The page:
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The Indian variant of Covid-19 could be the dominant strain of the virus in the United States in just one week, according to disturbing new data.
The highly-transmissible strain - known as B.1.617.2 or 'Delta' - now makes up about 10 percent of US cases, up from just one percent less than a month ago, Outbreak.info claims.
'When will B.1.617.2 (Delta) be the dominant variant in the US? Could be next week (or next 2 weeks) based on trends in our testing data & sequences available,' researcher Alexandre Bolze wrote on Twitter Thursday.
The strain, which was first detected in India, has wreaked havoc in the United Kingdom, where it now makes up 91 percent of all new cases.
It has caused Covid cases in that country to surge by 109 percent in a single week, with the government now considering extending lockdown restrictions by another month. The UK is headed for a third Covid wave and, at the current rate, could have 80,000 new cases a day by mid-July.
Stoking fears, a study by Public Health England shows 29 percent of the 42 people who have died after catching the new strain had received both of their Covid vaccinations.
A similar surge in US cases could be disastrous, particularly given that many are confident the pandemic is almost over, thanks to falling case numbers and widespread vaccinations.
Dr. Anthony Fauci has warned Americans against complacency, and pleaded with the public to get vaccinated.
Public Health England data puts vaccine effectiveness against the Delta variant at just 33 per cent after one dose. However, after two doses, this rises considerably to 81 per cent. Those who died in the UK after being fully vaccinated were likely to have been elderly and have suffered complications.
The Indian variant of Covid-19 could be the dominant strain of the virus in the United States in just one week, according to disturbing new data
The highly-transmissible strain - known as B.1.617.2 or 'Delta' - now makes up about 10 percent of US cases, up from just one percent less than a month ago, Outbreak.info claims
Dr. Anthony Fauci has warned Americans against complacency, and pleased with the public to get vaccinated. As of Sunday, less than 50 percent of the country are full vaccinated against Covid-19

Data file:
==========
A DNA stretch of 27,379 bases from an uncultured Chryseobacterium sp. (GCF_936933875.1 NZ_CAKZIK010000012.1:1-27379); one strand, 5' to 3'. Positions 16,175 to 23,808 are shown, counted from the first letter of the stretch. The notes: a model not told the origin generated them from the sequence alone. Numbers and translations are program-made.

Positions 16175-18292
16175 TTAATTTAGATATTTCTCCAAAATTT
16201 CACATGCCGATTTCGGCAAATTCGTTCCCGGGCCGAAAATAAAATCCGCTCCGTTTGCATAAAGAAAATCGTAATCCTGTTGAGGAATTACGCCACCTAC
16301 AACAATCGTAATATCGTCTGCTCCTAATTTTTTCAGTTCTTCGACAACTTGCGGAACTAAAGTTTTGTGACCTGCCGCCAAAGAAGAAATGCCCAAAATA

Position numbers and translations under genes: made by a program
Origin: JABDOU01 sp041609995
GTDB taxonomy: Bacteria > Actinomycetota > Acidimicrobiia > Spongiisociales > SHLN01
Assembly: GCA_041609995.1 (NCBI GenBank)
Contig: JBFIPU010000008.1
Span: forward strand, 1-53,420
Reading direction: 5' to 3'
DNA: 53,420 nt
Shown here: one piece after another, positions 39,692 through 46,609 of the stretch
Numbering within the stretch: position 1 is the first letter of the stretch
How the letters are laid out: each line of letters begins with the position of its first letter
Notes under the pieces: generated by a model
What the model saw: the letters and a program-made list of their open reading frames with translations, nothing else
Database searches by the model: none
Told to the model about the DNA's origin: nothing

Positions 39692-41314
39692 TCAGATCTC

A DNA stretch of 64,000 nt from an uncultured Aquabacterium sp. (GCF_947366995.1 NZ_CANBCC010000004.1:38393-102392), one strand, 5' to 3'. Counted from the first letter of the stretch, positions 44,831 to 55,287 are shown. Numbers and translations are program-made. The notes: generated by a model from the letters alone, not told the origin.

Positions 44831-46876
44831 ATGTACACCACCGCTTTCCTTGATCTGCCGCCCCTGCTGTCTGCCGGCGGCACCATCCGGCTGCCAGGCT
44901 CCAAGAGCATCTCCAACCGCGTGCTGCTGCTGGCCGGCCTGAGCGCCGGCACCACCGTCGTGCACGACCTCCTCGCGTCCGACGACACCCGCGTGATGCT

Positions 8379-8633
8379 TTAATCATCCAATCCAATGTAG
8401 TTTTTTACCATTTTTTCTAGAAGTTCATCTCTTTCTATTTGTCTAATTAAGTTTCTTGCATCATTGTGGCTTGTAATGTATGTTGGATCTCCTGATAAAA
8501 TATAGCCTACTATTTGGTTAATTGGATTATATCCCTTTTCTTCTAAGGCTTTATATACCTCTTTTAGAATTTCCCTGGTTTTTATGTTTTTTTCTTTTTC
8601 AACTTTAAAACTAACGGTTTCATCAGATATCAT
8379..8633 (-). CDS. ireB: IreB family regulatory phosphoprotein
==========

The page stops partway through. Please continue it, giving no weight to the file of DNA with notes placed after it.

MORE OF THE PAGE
Meanwhile, additional data from Outbreak.info shows that cases of the B.1.1.7 variant - known as 'Alpha' or the UK variant - are falling in the United States.
In April, that variant made up around 66 percent of all cases on average. This week, Alpha only accounted for 44 percent of cases.
It comes as Covid-cases continue to plateau in the US. On Saturday, 8,207 Americans tested positive to Covid. An additional 261 people succumbed to the virus, a decrease on the seven-day average of 379.
Research shows that the Covid vaccines are largely effective against the Delta strain, but only after a second dose of the Pfizer and Moderna jabs.
Last week, Dr. Fauci urged reluctant Americans to get their shots, saying at the time that the Delta variant accounted for around six percent of cases.
'If you had your first dose, make sure you get that second dose - and for those who have been nor vaccinated yet, please get vaccinated.'
'When talking to their health authorities, the transmission is peaking in the younger group of 12- to 20-year-olds - mainly that group that we're concerned about here, about making sure they get vaccinated.'
Fauci added that several studies have found there is poor protection against the Delta variant with one dose, but strong protection with two.
As of Sunday, just 43 percent of Americans are fully vaccinated. 64 percent of American adults have received their first dose.
President Joe Biden has pushed to have 70 percent of US adults vaccinated by July 4, but there are fears he may miss that target with around one-third of all Americans saying they have no interest in having the jab.
Last week, Dr. Fauci urged reluctant Americans to get their shots, saying at the time that the Delta variant accounted for around six percent of cases